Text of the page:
Hate crimes against LGBT people in UK almost double in 4 years - survey

by Zoe Tabary | zoetabary | Thomson Reuters Foundation
Thursday, 7 September 2017 13:01 GMT

A rainbow flag flies with the Union flag above British Cabinet Offices, marking the first day Britain has allowed same sex marriages, in London March 29, 2014. REUTERS/Neil Hall

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One in 10 LGBT people surveyed reported discrimination when seeking to rent or buy a home or at a live sporting event

By Zoe Tabary

- Hate crimes against lesbian, gay, bisexual and transgender (LGBT) people in Britain have almost doubled in the past four years, campaigners said on Thursday, with one in five people targeted in the past 12 months.

A newly-released survey of 5,000 LGBT people by pollster YouGov found 16 percent of lesbian, gay and bisexual respondentsreported experiencing hate crimes, such as abusive language, threats and violence, in the past year, up from 9 percent in 2013.Transgender people were not included in the 2013 poll.

Gay rights group Stonewall described the trend as "alarming", with these high levels of abuse leaving many people feeling unsafe in their daily lives and almost a third avoiding certain streets.

Stonewall's campaigns director Paul Twocock said four in five LGBT people who experienced a hate crime or incident didn't report it to the police.

"Although we've come a long way in creating legal equality for LGBT people, the reality just hasn't caught up with that," Twocock told the Thomson Reuters Foundation.

"Things will only change if people everywhere, whether at work or on the streets, come out for LGBT people and take a stand against hate crimes."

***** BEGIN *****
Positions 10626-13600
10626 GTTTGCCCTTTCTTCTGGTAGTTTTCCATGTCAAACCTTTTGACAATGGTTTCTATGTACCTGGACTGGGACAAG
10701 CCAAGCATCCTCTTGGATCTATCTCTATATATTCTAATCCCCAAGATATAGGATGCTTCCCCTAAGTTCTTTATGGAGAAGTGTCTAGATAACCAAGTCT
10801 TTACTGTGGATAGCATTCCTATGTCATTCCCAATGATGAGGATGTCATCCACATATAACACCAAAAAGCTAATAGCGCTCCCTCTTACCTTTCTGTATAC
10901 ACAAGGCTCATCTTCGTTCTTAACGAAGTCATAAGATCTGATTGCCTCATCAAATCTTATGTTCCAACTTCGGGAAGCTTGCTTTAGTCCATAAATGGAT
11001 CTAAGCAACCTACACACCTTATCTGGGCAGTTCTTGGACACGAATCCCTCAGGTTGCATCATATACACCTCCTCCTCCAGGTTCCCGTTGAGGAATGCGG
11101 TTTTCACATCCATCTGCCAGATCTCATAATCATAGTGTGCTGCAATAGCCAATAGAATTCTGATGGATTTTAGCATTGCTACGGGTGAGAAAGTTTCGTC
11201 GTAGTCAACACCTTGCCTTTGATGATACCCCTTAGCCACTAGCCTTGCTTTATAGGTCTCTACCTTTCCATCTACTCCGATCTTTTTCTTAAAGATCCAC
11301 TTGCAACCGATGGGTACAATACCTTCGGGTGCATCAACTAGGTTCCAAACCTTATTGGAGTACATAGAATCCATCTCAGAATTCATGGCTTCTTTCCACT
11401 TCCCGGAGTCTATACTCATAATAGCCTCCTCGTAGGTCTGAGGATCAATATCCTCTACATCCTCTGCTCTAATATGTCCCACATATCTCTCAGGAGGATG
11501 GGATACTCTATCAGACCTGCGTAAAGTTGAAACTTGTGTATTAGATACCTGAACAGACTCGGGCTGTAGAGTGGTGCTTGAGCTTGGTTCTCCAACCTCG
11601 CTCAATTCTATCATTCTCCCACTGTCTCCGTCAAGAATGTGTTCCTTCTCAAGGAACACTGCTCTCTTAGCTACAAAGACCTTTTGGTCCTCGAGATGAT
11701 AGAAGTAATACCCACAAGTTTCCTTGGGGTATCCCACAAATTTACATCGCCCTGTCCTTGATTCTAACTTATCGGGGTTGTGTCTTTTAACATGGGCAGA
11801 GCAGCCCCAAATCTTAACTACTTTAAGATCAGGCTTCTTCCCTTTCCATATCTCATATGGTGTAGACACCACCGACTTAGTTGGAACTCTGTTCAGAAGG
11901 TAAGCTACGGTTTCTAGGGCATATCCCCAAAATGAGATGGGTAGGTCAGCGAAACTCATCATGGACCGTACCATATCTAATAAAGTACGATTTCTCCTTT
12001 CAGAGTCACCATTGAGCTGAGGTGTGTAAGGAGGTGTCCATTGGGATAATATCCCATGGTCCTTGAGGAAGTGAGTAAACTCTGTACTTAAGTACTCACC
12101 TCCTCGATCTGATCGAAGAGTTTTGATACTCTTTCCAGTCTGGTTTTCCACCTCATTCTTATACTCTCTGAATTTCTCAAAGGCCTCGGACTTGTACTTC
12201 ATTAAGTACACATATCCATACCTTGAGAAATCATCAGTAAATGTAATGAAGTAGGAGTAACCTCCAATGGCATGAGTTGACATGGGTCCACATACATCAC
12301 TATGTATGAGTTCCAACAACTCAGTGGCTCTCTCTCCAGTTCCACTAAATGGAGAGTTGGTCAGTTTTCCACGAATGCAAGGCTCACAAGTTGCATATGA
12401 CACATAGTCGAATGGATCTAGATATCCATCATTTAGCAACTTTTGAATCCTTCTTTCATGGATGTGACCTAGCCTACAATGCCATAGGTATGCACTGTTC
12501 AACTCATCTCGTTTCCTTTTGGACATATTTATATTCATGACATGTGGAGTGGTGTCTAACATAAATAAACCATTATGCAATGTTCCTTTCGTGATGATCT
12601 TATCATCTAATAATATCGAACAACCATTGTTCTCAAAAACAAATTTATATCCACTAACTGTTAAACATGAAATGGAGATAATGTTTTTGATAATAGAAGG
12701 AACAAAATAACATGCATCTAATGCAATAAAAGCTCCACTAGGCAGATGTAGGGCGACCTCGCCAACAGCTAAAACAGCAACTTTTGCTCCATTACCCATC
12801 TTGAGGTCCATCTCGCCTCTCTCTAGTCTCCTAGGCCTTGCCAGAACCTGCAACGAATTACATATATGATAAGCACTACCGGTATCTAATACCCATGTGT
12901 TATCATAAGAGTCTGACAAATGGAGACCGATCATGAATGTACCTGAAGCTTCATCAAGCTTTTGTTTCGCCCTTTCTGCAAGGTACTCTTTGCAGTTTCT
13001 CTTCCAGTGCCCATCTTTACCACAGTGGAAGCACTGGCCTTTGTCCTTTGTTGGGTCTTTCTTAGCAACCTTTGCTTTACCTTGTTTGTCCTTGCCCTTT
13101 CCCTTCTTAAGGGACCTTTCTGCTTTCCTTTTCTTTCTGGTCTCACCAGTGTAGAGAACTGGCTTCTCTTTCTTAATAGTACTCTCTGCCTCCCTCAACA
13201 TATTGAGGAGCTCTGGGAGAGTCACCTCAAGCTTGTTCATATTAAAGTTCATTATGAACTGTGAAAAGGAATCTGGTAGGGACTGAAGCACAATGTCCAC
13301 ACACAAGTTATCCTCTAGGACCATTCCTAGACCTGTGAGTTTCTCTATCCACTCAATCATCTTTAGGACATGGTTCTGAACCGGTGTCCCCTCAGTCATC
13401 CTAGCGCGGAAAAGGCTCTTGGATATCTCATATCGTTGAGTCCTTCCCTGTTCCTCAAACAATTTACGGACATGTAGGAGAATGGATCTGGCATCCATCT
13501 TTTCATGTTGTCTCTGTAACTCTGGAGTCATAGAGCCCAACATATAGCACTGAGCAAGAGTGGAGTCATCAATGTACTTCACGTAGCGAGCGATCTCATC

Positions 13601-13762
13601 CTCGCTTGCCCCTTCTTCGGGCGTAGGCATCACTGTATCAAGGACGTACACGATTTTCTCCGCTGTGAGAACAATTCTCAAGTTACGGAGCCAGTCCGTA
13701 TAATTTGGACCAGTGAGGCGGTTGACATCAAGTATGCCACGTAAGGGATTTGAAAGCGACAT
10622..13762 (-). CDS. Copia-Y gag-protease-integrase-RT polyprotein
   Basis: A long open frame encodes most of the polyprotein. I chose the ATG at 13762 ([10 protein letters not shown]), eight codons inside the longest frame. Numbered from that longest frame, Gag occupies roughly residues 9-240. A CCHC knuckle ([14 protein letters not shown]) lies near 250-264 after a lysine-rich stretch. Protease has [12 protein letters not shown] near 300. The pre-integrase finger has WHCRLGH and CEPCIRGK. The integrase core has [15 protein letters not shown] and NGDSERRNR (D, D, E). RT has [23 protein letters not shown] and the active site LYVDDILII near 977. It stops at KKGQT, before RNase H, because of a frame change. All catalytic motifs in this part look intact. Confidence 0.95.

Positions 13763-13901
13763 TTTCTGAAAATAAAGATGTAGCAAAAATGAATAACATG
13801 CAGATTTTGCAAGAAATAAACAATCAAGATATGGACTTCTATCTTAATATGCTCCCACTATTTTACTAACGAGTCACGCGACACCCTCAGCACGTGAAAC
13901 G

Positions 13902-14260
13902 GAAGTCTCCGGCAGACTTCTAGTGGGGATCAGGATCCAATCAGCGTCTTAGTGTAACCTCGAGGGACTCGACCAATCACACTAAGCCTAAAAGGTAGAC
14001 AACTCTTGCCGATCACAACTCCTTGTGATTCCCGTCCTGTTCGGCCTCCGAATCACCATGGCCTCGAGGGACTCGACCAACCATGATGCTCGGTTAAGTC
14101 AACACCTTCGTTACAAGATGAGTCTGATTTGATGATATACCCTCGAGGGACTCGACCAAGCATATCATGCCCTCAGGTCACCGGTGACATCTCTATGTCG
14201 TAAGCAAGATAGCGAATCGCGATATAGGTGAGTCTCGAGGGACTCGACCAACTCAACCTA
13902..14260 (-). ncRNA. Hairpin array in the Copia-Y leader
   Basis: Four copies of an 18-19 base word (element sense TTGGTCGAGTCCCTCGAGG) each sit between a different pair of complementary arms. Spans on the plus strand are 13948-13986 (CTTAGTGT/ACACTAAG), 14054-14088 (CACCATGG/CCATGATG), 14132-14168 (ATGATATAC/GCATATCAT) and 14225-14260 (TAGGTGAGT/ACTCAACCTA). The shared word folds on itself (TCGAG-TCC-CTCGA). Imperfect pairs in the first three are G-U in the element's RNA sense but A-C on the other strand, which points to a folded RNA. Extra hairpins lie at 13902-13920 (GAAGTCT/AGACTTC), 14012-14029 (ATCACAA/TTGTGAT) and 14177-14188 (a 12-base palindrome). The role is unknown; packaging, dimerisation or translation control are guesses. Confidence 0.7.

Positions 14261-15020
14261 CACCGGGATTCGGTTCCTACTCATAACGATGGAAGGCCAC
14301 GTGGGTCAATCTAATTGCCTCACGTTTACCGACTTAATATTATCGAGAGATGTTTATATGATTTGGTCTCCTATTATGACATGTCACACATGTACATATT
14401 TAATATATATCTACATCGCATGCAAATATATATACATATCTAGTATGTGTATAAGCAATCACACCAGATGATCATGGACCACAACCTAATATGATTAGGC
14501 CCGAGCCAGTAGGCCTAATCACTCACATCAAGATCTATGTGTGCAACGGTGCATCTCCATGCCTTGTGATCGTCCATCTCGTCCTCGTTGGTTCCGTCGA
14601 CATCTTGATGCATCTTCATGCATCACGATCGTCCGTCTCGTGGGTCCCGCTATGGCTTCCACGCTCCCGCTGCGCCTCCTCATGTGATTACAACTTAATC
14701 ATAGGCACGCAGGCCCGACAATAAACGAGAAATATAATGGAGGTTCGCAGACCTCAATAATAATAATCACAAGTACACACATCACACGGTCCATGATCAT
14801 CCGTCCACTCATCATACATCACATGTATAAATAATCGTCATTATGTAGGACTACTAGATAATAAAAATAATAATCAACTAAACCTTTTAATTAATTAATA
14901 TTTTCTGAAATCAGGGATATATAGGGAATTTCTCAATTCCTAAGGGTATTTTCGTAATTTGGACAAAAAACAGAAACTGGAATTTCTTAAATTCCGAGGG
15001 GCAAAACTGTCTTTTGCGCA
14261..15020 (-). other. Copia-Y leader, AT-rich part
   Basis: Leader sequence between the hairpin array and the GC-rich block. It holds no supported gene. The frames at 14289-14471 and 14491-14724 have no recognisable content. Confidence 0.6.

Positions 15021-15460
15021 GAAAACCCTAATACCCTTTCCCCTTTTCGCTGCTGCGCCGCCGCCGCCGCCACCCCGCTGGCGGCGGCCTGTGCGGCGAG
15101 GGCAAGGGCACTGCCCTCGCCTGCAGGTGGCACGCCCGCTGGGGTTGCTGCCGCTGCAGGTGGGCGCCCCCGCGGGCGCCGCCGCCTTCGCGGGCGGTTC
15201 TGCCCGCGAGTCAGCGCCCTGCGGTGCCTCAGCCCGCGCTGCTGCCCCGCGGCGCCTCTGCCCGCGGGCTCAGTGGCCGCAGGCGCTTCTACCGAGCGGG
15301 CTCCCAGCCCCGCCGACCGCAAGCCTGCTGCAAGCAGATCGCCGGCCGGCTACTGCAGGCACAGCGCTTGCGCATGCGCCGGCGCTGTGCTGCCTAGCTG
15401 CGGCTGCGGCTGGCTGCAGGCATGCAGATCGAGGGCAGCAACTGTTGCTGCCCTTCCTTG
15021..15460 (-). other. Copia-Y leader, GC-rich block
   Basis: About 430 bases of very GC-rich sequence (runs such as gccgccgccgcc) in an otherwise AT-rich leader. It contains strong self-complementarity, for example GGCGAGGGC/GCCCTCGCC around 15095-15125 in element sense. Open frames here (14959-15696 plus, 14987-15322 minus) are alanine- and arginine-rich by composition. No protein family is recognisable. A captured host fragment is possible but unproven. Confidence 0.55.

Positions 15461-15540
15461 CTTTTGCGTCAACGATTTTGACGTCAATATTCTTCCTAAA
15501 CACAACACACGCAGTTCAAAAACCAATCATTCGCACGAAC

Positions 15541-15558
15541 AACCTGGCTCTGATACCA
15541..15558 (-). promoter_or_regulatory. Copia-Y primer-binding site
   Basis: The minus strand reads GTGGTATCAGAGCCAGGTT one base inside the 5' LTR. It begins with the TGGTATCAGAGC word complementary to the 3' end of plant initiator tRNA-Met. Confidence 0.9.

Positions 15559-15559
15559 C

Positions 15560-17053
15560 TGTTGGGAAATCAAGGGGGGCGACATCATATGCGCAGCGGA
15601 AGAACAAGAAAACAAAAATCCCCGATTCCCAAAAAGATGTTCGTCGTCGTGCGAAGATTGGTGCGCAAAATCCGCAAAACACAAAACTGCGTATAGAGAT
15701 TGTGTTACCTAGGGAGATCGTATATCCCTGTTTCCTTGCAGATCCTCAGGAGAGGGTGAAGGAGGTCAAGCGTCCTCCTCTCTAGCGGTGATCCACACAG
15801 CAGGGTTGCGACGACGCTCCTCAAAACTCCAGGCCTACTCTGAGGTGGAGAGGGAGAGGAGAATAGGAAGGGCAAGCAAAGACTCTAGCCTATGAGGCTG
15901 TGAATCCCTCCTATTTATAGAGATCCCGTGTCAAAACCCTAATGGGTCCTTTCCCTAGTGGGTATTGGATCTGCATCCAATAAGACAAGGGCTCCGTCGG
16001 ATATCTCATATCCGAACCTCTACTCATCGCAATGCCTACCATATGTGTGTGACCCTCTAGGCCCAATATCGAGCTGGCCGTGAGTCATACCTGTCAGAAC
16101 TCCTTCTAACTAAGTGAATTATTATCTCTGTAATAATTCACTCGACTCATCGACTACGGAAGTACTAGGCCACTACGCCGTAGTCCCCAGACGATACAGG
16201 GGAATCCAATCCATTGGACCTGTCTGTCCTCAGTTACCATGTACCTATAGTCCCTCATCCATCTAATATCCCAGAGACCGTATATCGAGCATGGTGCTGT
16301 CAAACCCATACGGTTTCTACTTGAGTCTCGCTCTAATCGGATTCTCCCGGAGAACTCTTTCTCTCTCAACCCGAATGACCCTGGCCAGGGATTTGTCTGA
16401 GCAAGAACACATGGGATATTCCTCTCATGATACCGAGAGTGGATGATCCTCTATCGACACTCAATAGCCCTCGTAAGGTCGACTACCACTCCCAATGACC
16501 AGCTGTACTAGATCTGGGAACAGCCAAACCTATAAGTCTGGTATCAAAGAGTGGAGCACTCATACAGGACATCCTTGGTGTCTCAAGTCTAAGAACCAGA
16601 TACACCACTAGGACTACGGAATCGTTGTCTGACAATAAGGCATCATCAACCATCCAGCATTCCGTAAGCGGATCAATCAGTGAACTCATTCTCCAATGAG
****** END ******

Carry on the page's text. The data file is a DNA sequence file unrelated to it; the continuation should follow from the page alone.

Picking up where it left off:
Although Britain is one of a handful of countries where LGBT people have equal constitutional rights, abuse and discrimination against them remain rife, say activists. 

One in 10 LGBT people surveyed reported discrimination when seeking to rent or buy a home or at a live sporting event, with higher rates when visiting cafes, nightclubs or places of worship.

Also one in 10 of the respondents said they had experienced abuse online in the last month, with the number increasing to one in four - or 26 percent - for transgender people.

"There's a sense of distrust of the authorities among LGBT people, who may not report hate incidents against them out of fear they won't be taken seriously," said Twocock, calling for stronger legislation and improved police training.

(Reporting by Zoe Tabary @zoetabary, Editing by Katy Migiro. Please credit the Thomson Reuters Foundation, the charitable arm of Thomson Reuters, that covers humanitarian news, women's rights, trafficking, property rights, climate change and resilience. Visit http://news.trust.org)

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